At our monthly Bayou Writers' Group meeting today, we discussed business and our annual conference coming up next Saturday, and then we had member readings. For five minutes any member who wished read aloud something she or he wrote. You'd think that would fill up two hours, but it didn't. So I asked members what goals they had set for themselves and whether they had met their goals.
We gave mixed accounts of ourselves, had met some goals and were still working on others.
I always get the feeling most of our members like the chance to talk about things like that, and I wish we could have meetings where we did simply pick topics to discuss and turn each other loose on them. That might or might not work. I'd recommend having a backup plan in place. (Maybe it's fate that I'm thinking of this only at the end of my tenure as group vice president and the one responsible for the monthly programs.)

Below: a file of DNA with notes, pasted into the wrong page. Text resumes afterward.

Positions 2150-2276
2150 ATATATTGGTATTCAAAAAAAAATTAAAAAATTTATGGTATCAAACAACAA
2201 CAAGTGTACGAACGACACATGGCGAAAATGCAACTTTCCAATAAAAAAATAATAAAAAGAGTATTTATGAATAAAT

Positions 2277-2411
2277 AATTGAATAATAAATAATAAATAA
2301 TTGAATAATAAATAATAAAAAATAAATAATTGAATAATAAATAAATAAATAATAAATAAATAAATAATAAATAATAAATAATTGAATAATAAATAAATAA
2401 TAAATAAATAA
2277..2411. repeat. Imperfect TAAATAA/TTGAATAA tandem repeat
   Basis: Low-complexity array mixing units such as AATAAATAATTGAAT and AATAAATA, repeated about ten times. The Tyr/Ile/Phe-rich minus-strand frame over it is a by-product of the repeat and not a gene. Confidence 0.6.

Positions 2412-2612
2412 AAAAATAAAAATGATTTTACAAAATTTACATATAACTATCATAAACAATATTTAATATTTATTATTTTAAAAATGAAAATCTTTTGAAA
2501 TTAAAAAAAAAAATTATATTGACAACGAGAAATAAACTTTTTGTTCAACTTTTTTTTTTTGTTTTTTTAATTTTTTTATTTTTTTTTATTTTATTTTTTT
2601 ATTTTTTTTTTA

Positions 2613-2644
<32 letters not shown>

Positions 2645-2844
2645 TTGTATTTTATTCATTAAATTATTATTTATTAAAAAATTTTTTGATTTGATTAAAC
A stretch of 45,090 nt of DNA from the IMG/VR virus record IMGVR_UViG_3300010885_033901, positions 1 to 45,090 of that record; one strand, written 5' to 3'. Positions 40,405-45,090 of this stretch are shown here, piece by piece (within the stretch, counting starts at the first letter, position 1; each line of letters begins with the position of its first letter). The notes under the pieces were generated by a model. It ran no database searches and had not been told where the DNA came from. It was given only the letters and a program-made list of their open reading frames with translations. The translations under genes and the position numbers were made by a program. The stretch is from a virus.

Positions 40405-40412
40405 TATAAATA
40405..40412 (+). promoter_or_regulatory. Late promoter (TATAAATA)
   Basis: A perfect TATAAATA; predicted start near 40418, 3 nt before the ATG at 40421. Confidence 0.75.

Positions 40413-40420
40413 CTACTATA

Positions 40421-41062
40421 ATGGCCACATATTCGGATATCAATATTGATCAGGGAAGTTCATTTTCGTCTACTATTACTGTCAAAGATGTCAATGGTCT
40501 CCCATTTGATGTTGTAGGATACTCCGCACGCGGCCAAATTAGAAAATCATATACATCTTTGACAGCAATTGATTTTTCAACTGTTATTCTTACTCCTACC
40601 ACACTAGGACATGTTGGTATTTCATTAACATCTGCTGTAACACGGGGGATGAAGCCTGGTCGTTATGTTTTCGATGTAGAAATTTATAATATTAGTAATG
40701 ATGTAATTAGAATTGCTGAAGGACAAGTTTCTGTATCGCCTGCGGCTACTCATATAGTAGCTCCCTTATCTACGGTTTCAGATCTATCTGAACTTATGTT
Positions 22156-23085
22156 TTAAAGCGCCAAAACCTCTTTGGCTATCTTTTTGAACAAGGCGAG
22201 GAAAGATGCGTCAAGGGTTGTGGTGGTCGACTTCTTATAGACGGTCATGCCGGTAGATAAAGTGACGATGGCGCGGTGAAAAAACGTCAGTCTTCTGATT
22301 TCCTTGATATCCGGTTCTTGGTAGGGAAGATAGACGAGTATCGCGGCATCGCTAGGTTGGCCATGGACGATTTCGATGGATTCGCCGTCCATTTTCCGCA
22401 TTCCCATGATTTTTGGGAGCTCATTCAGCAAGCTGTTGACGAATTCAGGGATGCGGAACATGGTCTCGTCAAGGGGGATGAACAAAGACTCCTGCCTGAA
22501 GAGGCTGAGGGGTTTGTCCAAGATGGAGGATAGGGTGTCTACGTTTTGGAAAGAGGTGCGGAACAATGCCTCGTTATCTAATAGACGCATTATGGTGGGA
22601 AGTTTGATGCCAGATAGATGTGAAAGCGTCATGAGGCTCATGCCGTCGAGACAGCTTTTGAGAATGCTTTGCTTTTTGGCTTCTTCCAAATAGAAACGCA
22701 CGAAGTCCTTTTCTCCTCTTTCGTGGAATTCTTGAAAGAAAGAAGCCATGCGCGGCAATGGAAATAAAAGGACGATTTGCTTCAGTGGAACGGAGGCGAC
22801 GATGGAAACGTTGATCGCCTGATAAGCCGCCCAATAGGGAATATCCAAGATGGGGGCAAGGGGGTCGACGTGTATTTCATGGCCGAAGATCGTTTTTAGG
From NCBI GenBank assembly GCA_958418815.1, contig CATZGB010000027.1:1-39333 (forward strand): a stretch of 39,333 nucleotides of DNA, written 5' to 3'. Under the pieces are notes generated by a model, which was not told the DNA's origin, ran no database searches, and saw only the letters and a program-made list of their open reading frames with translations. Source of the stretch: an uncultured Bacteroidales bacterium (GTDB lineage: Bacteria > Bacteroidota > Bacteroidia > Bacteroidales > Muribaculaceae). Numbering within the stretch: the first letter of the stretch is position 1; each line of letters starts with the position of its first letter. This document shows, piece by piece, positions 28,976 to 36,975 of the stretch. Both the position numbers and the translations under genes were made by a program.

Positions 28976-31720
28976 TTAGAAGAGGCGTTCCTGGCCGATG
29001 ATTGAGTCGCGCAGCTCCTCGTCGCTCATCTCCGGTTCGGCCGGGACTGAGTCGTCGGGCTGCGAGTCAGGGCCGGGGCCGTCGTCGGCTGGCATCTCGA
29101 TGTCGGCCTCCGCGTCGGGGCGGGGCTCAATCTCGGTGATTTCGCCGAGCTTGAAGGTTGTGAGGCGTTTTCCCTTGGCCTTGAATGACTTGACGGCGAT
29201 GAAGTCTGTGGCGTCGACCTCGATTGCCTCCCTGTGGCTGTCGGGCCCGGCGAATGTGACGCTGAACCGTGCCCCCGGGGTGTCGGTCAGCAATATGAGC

Anyway, it's important for writers to have goals, even if we don't meet them. It's too easy for us to drift. Even a modest goal is worth setting: finish a short story this month or write three poems, send out query letters or submit to a contest. We need to aim for something, especially in writing. Creativity is ephemeral, and not something easily picked up again once its set down.